The Jazz Crawl for Charity is a memorable experience for the whole family, but it is also a history lesson in disguise. 

Do you know what a New Orleans Second Line is? This is the first question I ask someone when I’m explaining the Jazz Crawl for the first time. Most adults in America have probably been exposed to the New Orleans brass parades festively dancing in the streets with parasols and handkerchiefs waving, but it seems as if no one outside the gulf region knows what it’s called or what it signifies. That is where the Jazz Crawl for Charity comes in. In addition to being an epic party and charity donation, the Jazz Crawl is a cultural exchange event. Local artists engage in performances and presentations alongside New Orleans artists to present the evolution of the Second Line tradition, and the history of how the first styles of American music and dance were created in New Orleans. You’ll learn about Congo Square’s impact on the evolution of American music, the tradition and history behind the Jazz Funeral, and how the Second Line culture and sound is continuing to evolve through social aid and pleasure clubs and high school music programs.


The history of Congo Square is presented at the Jazz Crawl through African drums and a demonstration of Mardi Gras Indian chanting and dancing.

The roots of American music can be traced back to the late 18th Century with the tribal like gatherings that took place at Congo Square in Spanish-controlled New Orleans. What separated New Orleans from the British colonies was the more laid-back attitude of the French and Spanish in terms of how slaves were treated. The Spanish and Catholics didn’t concern themselves with the ‘African’ aspects of slave life and culture that their slaves kept, whereas the Protestant British settlers forbid African-based music, song, and dance and forced their slaves to practice Christianity. Respecting Sunday as “a day of rest”, the Spanish gave their slaves the day off and allowed them to socialize at a gathering point called Congo Square. They would bring drums, bells, and other instruments to entertain themselves with tribal music, songs, and dance. Once a week they could be Africans again through their celebrations at Congo Square. Mardi Gras Indian tribes of today still honor this tradition through their individual ‘Second Line Sunday’ parades and the annual ‘Super Sunday’ parade that brings all the tribes together for the biggest Second Line celebration of the year. Music historians regularly argue the significance of Congo Square’s role in the evolution of Jazz, but there is no denying that it kept African music, rhythm, and dance alive in New Orleans.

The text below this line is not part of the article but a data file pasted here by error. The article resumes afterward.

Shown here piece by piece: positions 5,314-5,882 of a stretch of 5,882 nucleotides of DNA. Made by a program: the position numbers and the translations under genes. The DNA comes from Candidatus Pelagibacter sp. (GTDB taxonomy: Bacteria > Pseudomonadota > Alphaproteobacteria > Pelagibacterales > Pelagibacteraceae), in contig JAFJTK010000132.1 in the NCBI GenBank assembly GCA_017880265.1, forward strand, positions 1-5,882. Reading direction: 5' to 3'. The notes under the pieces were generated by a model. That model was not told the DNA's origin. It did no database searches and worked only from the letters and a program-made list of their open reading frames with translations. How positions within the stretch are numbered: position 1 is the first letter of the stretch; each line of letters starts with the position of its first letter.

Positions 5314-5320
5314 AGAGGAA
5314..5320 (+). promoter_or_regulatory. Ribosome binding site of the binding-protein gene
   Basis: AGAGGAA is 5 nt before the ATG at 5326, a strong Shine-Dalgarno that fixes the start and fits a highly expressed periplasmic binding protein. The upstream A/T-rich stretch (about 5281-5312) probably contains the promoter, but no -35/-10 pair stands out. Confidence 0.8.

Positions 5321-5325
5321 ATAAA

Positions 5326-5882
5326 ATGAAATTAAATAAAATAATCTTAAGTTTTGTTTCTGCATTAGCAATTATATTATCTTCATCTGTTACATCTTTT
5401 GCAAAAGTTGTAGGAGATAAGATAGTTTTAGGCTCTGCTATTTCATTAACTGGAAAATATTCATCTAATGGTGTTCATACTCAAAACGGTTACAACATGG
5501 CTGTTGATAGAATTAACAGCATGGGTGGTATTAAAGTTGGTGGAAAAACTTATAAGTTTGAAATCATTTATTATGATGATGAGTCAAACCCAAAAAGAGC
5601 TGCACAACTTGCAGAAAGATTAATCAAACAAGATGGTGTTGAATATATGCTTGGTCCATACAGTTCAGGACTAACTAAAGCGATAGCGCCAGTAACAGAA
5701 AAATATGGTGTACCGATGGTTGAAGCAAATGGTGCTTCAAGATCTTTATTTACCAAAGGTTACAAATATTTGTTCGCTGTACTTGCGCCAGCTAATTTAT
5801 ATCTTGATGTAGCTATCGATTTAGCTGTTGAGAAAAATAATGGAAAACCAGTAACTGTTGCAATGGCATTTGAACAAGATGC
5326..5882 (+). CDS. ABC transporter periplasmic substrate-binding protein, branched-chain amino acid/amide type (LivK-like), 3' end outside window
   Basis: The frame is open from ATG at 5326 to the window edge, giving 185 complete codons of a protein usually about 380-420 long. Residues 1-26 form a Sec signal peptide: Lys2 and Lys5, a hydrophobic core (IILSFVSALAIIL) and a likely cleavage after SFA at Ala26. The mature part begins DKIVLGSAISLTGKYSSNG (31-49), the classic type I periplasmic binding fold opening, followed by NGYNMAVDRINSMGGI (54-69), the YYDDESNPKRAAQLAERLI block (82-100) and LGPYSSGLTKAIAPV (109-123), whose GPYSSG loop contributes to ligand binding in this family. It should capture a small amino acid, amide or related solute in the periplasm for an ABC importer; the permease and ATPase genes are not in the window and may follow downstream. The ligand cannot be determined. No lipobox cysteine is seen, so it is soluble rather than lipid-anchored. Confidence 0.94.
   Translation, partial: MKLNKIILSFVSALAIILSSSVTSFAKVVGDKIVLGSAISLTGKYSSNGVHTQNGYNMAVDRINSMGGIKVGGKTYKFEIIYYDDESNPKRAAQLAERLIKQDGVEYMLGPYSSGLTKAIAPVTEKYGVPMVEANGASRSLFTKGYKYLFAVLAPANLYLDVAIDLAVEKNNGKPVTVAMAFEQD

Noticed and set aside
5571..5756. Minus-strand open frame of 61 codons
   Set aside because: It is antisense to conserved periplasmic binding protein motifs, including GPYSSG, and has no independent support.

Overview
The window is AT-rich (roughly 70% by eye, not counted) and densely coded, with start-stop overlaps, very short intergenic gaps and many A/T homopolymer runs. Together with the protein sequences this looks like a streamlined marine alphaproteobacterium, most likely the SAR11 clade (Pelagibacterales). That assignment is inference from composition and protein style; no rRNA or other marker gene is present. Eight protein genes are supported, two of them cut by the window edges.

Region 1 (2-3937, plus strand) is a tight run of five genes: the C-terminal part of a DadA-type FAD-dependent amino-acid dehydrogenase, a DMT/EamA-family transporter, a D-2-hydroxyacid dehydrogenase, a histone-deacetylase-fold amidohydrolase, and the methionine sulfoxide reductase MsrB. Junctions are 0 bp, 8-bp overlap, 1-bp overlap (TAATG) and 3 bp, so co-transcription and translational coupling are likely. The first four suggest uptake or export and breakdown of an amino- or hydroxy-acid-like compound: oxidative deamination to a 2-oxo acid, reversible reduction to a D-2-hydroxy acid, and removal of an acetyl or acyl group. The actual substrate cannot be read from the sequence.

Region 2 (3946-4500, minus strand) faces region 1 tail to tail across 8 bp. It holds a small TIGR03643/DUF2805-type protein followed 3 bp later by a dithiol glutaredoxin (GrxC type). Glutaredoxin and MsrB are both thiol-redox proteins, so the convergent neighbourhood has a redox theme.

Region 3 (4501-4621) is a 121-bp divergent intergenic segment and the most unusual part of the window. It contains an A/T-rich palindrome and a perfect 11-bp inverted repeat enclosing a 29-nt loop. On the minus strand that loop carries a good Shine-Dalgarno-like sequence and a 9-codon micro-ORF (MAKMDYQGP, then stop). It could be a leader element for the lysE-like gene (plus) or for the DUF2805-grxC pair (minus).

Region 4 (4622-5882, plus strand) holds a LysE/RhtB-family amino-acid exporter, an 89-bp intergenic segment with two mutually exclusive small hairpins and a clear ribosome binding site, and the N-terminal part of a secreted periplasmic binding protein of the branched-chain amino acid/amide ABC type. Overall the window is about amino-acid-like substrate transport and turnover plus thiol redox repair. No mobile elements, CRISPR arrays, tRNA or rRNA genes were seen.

To reflect the Second Line roots as part of a Jazz Funeral, a Gospel Choir sings a dirge in remembrance of those that were honored with the tribute of memorial donations.

The earliest form of a New Orleans Second Line took place as a celebration of life in a Jazz Funeral. Following the church service a brass band leads everyone from the chapel to the cemetery with horns blowing and drums beating. The band, the casket, and family members of the deceased make up what is called the ‘first line’, whereas everyone else that follows in respect is referred to as the ‘second line’. At first the music is slow and somber to pay respect and mourn the loss of life, but then it picks up with an energetic spirit that allows people to put their grief and sadness aside for a moment to celebrate the life that was lived with a parade of singing and dancing. The slow part in the beginning of a Jazz Funeral Second Line is known as the ‘dirge’. It is more specifically defined as a somber song expressing mourning or grief, typically associated with a funeral or memorial rites. Without traditions like a Jazz Funeral it can be hard to joyfully celebrate the life of someone when the pain of losing them is so fresh. This is the inspiration behind the ‘Memorial Donations’ that we offer. sung by a gospel choir at the event. The Memorial Donation options give people the opportunity to honor the name and memory of loved ones through the Jazz Crawl for Charity, as a memorial dirge is sung by a gospel choir to recognize the names and memories of those that were honored with a tribute. Some of the donation options carry on the tribute to our loved ones past the Jazz Crawl by having their names engraved on one of the instruments we donate to well deserving music students.